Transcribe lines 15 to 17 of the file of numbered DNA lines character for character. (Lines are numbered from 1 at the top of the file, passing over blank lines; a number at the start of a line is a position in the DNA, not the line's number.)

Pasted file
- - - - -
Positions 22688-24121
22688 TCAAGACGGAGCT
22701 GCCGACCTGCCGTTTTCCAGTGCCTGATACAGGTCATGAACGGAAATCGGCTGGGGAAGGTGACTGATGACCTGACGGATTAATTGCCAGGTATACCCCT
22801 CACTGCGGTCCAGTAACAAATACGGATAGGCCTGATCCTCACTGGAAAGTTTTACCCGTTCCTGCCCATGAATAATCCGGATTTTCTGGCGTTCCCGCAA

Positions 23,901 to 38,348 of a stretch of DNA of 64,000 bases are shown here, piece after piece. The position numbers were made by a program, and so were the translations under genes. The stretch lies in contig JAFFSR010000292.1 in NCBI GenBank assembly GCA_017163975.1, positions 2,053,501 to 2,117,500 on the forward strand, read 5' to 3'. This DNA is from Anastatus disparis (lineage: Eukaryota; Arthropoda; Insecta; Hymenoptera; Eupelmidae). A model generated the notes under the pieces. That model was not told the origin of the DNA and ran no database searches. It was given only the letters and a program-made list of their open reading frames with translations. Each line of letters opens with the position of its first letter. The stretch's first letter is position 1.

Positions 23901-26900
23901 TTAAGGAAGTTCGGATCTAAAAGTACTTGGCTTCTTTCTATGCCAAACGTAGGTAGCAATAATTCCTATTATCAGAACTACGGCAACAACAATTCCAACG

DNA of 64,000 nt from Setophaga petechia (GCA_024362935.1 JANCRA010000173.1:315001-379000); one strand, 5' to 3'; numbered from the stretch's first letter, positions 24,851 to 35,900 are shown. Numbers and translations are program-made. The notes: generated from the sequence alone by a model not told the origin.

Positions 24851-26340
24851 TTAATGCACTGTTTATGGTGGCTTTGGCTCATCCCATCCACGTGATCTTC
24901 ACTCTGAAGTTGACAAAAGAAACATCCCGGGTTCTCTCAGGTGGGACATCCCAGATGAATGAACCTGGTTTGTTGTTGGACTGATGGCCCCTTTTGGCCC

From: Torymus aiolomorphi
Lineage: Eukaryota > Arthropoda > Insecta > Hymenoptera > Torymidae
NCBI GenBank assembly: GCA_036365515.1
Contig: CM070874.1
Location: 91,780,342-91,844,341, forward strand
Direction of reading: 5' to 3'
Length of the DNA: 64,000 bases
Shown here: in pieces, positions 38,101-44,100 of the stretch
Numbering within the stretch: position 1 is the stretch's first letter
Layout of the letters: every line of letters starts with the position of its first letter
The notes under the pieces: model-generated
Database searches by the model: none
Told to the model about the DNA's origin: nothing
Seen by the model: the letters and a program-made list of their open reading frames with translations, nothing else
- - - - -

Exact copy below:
Contig: CM070874.1
Location: 91,780,342-91,844,341, forward strand
Direction of reading: 5' to 3'